Data driven investments and automatic trading are becoming big business and reinventing the industry. There are several benefits from using AI in the stock markets over human advisors, albeit both still have a part to play. With the capacity to process and analyse large volumes of data, trading algorithms are perfectly placed to help investors make the right decisions. Real-time data processing means fast decisions and fast trading. It’s a win/win situation for everybody involved. AI makes recommendations purely based on the information it is provided with. This means there is no bias in its decisions. Humans can easily be influenced by their own “gut feel” but this is not the case for machines which are primed to make the perfect unemotional decision. Huge companies like Bloomberg now use AI for their forecasting and market predictions. They can identify patterns quickly and accurately for traders.
Whether it be checking your balance, scheduling bills or making payments, banking is becoming heavily driven by technology and AI. Most people will have a banking app and the number of occasions where somebody needs to call or visit a physical bank have massively decreased. I’m not even sure a Millennial would know what to do with a cheque! AI applications within mobile apps have the ability to create financial goals and automate customer savings. They do this through tracking income and expenditure to create fully optimised plans for their customers. Banking has been crying out to be more streamlined for years and with the promise of Open Banking which we are slowly seeing creep into society, the sector is still set for a lot of re-development in the coming years.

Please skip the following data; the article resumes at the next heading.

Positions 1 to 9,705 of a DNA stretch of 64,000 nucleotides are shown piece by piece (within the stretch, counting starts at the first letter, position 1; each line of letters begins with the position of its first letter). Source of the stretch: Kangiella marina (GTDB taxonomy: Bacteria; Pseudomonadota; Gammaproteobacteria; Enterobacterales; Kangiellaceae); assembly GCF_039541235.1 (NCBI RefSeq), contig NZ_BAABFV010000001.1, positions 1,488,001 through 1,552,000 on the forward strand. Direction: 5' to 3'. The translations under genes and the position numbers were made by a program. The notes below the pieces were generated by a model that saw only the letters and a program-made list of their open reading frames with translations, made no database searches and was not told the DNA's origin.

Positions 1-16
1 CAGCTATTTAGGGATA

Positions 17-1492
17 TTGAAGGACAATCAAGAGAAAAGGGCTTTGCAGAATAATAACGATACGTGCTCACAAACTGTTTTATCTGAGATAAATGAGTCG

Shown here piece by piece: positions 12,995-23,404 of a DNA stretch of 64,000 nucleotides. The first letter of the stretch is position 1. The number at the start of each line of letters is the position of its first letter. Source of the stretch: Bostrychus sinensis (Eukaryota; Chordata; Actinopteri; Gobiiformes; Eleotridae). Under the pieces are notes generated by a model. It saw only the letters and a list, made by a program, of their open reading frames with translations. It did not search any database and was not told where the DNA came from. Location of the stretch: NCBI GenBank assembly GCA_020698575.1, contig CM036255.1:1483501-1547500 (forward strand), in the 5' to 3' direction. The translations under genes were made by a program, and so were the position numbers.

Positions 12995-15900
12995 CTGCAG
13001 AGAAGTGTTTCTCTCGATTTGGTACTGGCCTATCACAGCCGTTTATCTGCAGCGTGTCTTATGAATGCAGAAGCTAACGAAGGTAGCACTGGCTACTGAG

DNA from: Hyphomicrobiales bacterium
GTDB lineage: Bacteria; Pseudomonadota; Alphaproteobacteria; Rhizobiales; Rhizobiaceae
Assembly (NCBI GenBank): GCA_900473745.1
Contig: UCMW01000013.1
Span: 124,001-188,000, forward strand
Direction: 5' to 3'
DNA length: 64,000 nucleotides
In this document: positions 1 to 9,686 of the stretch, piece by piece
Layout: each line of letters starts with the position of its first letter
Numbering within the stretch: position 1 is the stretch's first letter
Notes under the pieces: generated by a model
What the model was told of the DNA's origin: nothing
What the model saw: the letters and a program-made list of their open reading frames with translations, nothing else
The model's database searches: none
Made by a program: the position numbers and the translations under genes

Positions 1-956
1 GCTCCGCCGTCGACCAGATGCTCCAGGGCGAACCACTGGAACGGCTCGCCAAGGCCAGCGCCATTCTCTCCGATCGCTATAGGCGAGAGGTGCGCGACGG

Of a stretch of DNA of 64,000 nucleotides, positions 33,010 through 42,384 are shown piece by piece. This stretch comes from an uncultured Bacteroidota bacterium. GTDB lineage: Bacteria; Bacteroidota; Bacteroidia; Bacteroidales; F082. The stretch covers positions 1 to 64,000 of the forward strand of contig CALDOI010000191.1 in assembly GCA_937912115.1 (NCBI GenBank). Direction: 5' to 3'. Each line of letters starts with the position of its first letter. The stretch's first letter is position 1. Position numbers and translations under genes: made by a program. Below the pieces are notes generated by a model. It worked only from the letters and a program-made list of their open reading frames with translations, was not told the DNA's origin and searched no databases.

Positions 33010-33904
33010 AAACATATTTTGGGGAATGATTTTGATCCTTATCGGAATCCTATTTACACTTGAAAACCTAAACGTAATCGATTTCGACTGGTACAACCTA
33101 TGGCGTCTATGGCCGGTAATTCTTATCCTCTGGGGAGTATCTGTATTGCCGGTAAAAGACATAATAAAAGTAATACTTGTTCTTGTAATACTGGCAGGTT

AI has reduced resource costs within financial services. Think about applying for a loan. Traditionally, you’d have to fill in various forms, sign documents, send photographic evidence for ID and maybe even pay your bank a visit. Machine learning algorithms can take this structured and unstructured data, process it in seconds and make a decision. There doesn’t need to be a human at the other end reviewing all the documentation. Instead, they can focus on customer care. Financial services require a lot of repetitive and mundane tasks. Ernst & Young have reported up to 70% cost reduction in automating these tasks. Most of this is from removing the human involvement and deploying those staff elsewhere. JP Morgan Chase have started to successfully deploy Robotic Process Automation (RPA) as a way to better capture documents and automate cash management tasks.
Financial services is continually being reshaped by AI. New technology like blockchain and adoption of cryptocurrency over the next decade look to have the potential to drastically change the landscape again. Whilst some are slow to adopt AI applications with the cost of investment, those who do deploy new solutions are starting to reap the benefits. Data protection and privacy are also one of the major obstacles when attempting to deploy AI and that is something that firms within the sector will have to battle to overcome. Much of that will come from consumer trust and understanding over time. The AI hype is real and financial services is amongst one of the most highly investable sectors for it.